Shop Class: Pickup Truck Crash Safety Devices
Bare Bones Safety
Protecting drivers and passengers during a collision has always been a challenge for automakers, but technology has made significant strides in safety since the early 1950s. But it all begins with the base structure of any vehicle.
Common sense tells us the bigger, the better. A 3/4-ton truck meeting head on with a compact car is a no-brainer as to who wins the battle. But the structural design of the body and frame or unibody may give the little guy a fighting chance.
The ZoneIn the earliest years of automobile production, the perception was the more rigid the structure, the safer the car. Meaning if you hit a concrete wall and the heavy-gauge steel up front was so strong that the front bumper barely moved, it would prevent occupants from being crushed inside the passenger compartment. Made sense at the time, but it didn’t take into consideration the assault on individuals by kinetic energy.
Kinetic energy is simply the force of motion. So a rigid structure striking a fixed wall at 50 mph will stop dead in its tracks, but the occupants are still going 50 mph. This results in ejection through the windshield, serious bodily injury from impact with the dash or steering wheel, or internal injuries resulting from organs sluicing through bones.
In 1937, an Austro-Hungarian engineer named Béla Barényi patented the original “crumple zone” concept. Then working for Mercedes-Benz, his idea evolved, resulting in production of the ’59 Mercedes W111.
The design maintained a rigid passenger compartment to shield occupants, but added front and rear sections of the car that deformed (crumpled) on impact. This deformation absorbed kinetic energy during a collision and lessened the effect on occupants. Crumple zones have since been advanced through design modifications and use of materials, but Barényi was the guy behind it all.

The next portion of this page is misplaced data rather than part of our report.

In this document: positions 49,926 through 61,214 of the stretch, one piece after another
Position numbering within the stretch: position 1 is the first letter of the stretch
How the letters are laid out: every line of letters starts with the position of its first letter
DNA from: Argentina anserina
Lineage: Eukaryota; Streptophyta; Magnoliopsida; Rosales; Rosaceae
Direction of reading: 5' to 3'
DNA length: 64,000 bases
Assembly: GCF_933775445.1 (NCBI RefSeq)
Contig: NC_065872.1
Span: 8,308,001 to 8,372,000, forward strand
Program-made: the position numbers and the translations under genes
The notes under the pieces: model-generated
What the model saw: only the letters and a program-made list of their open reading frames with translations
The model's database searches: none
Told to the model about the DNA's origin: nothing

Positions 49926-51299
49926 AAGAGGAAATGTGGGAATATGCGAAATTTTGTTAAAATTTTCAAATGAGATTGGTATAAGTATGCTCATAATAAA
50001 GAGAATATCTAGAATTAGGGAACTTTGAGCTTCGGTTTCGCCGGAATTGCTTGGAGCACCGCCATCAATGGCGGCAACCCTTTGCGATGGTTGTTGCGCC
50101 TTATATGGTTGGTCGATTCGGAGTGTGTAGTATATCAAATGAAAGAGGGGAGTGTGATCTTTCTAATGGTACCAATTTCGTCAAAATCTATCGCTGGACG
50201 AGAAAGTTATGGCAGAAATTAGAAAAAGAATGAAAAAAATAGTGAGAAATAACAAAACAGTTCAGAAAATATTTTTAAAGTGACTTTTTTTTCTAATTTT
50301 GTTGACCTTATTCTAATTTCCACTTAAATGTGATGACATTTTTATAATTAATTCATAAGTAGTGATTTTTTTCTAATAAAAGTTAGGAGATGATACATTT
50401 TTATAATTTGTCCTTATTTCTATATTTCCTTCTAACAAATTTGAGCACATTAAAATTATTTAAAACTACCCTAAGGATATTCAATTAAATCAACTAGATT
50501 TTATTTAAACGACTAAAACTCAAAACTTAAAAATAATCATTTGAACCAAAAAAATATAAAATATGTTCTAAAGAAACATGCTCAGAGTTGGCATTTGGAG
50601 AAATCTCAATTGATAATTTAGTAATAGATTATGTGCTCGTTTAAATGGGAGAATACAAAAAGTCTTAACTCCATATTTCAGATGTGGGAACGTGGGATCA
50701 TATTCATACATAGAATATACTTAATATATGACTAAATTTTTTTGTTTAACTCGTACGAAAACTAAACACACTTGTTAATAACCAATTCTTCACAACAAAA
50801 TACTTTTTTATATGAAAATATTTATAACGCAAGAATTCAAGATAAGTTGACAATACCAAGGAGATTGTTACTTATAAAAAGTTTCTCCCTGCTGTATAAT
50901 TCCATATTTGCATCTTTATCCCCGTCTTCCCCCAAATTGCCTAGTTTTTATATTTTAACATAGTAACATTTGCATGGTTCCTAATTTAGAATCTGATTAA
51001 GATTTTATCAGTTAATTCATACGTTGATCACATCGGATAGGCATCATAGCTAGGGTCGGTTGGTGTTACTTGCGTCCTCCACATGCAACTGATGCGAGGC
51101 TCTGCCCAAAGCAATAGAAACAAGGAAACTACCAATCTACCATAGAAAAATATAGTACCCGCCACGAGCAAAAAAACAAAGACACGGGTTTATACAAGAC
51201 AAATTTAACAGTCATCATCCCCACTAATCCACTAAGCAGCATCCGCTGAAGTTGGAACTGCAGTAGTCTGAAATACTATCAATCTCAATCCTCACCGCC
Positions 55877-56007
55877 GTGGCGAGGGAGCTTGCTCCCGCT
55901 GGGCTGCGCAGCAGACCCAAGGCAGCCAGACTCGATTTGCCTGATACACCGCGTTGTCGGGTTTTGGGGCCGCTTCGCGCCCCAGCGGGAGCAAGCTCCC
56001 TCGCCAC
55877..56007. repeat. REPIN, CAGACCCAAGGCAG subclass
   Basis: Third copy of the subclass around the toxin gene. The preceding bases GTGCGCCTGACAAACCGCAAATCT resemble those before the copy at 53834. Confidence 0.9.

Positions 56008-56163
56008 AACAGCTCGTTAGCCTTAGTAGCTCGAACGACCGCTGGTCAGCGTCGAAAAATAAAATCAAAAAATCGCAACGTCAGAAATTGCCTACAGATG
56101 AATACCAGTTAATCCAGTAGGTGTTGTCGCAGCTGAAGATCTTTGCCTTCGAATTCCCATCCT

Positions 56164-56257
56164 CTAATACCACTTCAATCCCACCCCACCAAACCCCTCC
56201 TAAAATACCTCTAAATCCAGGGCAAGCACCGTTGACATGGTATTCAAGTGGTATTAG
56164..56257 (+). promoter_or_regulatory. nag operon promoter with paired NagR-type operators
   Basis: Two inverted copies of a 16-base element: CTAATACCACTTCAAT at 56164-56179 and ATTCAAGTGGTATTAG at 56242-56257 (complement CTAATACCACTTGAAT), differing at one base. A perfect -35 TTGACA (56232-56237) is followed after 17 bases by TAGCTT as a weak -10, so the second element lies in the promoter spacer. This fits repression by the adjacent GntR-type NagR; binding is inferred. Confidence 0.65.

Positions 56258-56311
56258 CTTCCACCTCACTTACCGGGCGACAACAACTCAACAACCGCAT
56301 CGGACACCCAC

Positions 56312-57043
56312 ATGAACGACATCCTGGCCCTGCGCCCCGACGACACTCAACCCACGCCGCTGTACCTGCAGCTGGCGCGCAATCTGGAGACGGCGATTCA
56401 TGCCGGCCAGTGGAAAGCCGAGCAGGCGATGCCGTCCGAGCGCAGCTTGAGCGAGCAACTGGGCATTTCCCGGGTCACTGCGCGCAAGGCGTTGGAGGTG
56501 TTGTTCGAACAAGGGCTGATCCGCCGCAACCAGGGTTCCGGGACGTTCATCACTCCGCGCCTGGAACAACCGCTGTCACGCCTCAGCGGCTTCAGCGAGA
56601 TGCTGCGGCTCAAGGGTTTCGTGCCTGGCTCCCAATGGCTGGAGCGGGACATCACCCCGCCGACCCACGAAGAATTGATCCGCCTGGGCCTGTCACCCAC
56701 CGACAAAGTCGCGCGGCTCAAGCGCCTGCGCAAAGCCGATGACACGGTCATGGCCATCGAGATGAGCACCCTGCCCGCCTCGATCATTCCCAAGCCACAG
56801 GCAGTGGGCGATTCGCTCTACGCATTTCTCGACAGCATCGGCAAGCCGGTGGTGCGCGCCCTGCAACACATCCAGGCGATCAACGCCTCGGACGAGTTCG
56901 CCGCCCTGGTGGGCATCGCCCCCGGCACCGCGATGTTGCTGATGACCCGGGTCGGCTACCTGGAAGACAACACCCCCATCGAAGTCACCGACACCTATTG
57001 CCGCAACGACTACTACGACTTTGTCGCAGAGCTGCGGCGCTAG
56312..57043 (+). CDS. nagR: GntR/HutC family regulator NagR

Cushioned dashboards, doors structured for side-impact protection, and safety glass all add to the mix.
The ColumnAnother related vehicle safety feature that was conceived in the 1930s, but not deemed a U.S. manufacturer regulation until 1968, was the collapsible steering column.
Before then, steering columns consisted of a solid steel shaft connecting the steering wheel to the steering gearbox, which is bolted to the vehicle frame. During a high-speed collision, the solid column could produce fatal blunt-force trauma to the chest and head as kinetic energy projected the driver forward against the fixed steering wheel.
There are currently multiple designs of collapsible columns, but they all share the same principle as a crumple zone in absorbing kinetic energy through deformation. A simple example is a column shaft constructed in two parts: an inner and outer sleeve. The sleeves are joined together with nylon shear pins. During normal operation, the two sleeves are secured together. On impact, the shear pins break and the inner sleeve collapses inside the outer sleeve, making the column half its original length and cushioning the driver’s impact with the steering wheel. At the same time, the two sleeves uphold a mechanical left and right connection to sustain steering control.
Buckle Up!We started with vehicle structure, but a seatbelt is as important a safely device. In addition to deformation of the front end and column to absorb kinetic energy in a frontal crash, the seatbelt secured passengers to the seat, preventing ejection or subsequent contact with the dash or steering wheel.
Lap (or two-point) seatbelts positioned at the waist were first used in passenger-car production. This limited passenger ejection, but steering wheel and dash contact was still an issue, combined with spinal-column injury due to the passenger’s unrestrained upper body forced forward.
The first standard three-point belt was part of the ’59 Volvo 122. The addition of a belt crossing the chest significantly aided in securing passengers to the seat. Today, three-point belts are used throughout the industry, along with retractors for ease of use and pretensioners to pull the occupant up against the seat during a wreck.
Head restraints also play a safety role at the seat, especially during a rear-end collision. Supporting the back of the head reduces the violent rocking back and forth that causes neck injuries (whiplash).